If the global financial market had a psychiatrist, it would likely be heavily medicated. Up, down, up, down, up, down, in perpetuity. There's always a convenient and oftentimes glib explanation for the fluctuations, but they are often just that: fluctuations. Upside, downside, it's all the product of herd mentality (more on that later).
The market's inherent instability is important to keep in mind on the way down, more than on the way up. If you were one of the marginal Brexit-induced risk-off'ers a few weeks ago, you're probably kicking yourself.
The FTSE 100 (NYSEARCA:VGK) has made up all post-Brexit losses and looks to be propelling higher.
EM currencies are making up their losses incurred after the spell of Brexit-induced risk aversion.
It's risk on, folks. Back in the saddle again.
On net, capital has been flowing out of safe-haven fixed income ETF's:
Market correlations are holding up surprisingly well. As demand for risk assets rises, capital is able to flow into those riskier holdings because it's on net flowing out of the 'safer' holdings. That's why you see Gold (NYSEARCA:GLD) falling, and high-rated government yields rising (today, at least) most of the time that equities shoot up (though obviously, that's not a perfect correlation, especially when institutional portfolios' cash allocations are being altered).
A while back, I remember Jim Chanos said that there are two imperative realities holding up markets today:
- Central banks have your back.
- China will stimulate.
This seems especially relevant this week (I'm referring primarily to #1, though I will presumably give some thought to #2 in a future piece).
Italian banks are unstable at best, and more likely have severe liquidity, bordering on solvency issues. While that may seem like a periphery issue, market participants have a proclivity to underestimate the interconnection of segments of the international capital markets. If the uneasiness (or worse...) around Italian banks (NYSEARCA:EWI) continues, that could severely impair credit flows in continental Europe, which has knock-on effects on the rest of the world (yes, even America).
Clearly, there are widespread concerns. It's difficult to get such extreme sell-offs in an entire market segment without well-informed institutions and insiders knowing that there are real and clear difficulties. The bottom line is this: you should probably be worried. Here's a quick FT bar chart:
Zero hedge pointed out how noxious the impacts could be, with a chart that shows how other European banks (who, perhaps with the exception of Deutsche (NYSE:DB) [though I remain unconvinced!] don't have capital adequacy problems of their own) are reacting to the 'Italian threat':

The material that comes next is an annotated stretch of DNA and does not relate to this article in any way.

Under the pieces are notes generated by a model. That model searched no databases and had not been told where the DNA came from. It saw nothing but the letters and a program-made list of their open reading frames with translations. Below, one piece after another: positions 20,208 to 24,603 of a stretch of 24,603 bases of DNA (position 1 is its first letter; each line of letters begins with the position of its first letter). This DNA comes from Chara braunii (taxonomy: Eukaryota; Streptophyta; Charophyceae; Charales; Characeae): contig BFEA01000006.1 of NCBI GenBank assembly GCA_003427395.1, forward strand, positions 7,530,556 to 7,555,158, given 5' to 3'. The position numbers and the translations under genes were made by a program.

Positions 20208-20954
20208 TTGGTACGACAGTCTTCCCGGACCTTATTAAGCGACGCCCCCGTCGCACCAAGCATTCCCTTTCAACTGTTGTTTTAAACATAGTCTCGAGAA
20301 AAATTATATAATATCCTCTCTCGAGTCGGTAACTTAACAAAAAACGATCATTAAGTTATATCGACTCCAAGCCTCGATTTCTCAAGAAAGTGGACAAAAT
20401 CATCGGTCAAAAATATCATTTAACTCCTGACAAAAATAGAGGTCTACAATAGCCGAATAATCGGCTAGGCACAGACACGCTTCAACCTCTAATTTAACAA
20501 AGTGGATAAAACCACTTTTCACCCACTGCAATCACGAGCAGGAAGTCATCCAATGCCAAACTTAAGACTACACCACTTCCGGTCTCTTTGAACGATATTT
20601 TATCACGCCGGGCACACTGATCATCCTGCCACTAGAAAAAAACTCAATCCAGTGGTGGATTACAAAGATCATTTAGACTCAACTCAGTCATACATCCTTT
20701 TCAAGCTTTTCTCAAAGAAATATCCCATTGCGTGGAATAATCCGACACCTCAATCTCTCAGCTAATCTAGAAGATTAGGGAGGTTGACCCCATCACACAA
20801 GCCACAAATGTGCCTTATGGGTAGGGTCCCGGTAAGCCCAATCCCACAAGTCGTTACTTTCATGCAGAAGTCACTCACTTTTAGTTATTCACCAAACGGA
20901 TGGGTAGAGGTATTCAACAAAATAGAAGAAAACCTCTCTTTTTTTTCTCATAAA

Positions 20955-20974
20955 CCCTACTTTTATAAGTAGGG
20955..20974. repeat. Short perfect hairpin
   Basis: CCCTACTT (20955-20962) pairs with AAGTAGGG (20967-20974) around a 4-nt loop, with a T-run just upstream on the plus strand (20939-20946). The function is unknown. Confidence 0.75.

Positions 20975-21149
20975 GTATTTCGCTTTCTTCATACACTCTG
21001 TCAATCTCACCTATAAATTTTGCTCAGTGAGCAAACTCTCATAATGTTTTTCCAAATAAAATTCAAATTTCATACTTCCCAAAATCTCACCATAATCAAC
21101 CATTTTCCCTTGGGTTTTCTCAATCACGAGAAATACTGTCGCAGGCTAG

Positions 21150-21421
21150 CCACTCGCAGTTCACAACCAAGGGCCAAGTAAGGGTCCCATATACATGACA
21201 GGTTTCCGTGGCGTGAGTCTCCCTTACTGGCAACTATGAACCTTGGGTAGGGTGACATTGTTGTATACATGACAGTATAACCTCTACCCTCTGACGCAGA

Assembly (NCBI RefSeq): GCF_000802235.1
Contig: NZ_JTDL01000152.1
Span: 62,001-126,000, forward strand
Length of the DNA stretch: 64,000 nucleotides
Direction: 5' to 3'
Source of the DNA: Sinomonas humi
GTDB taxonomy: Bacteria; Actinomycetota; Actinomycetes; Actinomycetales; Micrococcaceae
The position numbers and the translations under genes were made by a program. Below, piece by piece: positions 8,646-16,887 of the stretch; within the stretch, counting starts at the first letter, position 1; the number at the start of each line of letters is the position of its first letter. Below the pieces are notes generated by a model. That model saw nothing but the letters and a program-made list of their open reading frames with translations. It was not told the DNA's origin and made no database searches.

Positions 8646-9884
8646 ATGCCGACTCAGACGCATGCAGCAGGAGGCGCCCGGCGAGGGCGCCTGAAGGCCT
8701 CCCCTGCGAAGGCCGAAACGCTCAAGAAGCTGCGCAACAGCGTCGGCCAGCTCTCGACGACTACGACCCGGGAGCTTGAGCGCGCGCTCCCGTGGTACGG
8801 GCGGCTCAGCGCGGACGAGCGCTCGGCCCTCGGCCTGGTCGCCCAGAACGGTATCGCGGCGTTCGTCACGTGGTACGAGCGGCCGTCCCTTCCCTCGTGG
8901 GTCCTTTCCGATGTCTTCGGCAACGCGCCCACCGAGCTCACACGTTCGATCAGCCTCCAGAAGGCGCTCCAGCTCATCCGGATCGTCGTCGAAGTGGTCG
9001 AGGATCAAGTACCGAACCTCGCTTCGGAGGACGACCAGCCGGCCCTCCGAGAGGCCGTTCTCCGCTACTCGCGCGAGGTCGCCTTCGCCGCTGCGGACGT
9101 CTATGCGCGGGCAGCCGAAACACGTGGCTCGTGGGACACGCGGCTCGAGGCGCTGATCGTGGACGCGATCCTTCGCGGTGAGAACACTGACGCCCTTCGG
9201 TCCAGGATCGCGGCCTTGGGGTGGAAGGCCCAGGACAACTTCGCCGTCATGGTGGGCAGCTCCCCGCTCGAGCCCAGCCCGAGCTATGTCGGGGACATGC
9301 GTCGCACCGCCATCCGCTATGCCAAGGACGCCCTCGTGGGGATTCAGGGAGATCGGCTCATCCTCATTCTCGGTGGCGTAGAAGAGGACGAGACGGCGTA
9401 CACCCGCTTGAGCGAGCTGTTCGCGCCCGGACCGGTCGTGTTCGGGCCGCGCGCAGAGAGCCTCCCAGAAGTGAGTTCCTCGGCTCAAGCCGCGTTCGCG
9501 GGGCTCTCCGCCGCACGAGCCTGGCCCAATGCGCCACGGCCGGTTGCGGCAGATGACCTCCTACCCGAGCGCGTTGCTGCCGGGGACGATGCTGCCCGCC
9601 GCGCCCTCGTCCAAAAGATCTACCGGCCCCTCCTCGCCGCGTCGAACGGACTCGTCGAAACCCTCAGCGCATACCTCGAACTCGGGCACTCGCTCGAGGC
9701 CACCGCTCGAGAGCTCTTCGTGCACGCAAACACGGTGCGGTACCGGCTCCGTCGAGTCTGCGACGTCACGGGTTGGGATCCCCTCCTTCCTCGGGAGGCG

History tells us that markets don't like to acknowledge the elephant in the room. Right now, while there may not necessarily be a ten-tonne elephant about to trample risk-on people, I would liken the environment to one with a bunch of baby elephants walking around, slowly growing, gathering size and strength, while participants continue to act like they aren't there, preferring to devote their energies to going long just about every risk asset obtainable.
As I was writing this, the Dow hit a new all-time high. I don't get it. But I don't need to get it, because either way, it looks like we're back to risk-on. But... why? Markets are supposed to reflect reality to some degree. Certainly, there is a hugely significant herd mentality component... but since when did that matter more than base reality? I've never been a member of the camp that blames central bankers for all of the world's ailments, but is sure does look like the market disconnection from reality has to do in large part with ZIRP.
What choice do you have if your government's debt (i.e. if you are a Germany, Japan, Switzerland, etc. resident) is literally guaranteed to make you ~$0 or lose you money? Well, I guess you buy equities... but when the entire world is buying equities based on that same logic, what happens when yields start to rise? Can they rise?
There is a halting feedback loop of equities faltering the slightest bit, world central banks freaking out and promising to never lower rates, then markets rising to ever higher valuations, then the Fed says, 'hey, come on, everyone: please slow down!' Then the market falters again, and we're back to square one, with the ultimate effect being one of ever-rising risk valuations.
Be on the look out for tricky, somewhat nasty dynamics such as this one. But for now, fire away in risk assets, but pray you aren't caught holding the bag should one of the central banks decide to put an end to all of this nonsense.
Disclosure: I/we have no positions in any stocks mentioned, and no plans to initiate any positions within the next 72 hours.
I wrote this article myself, and it expresses my own opinions. I am not receiving compensation for it (other than from Seeking Alpha). I have no business relationship with any company whose stock is mentioned in this article.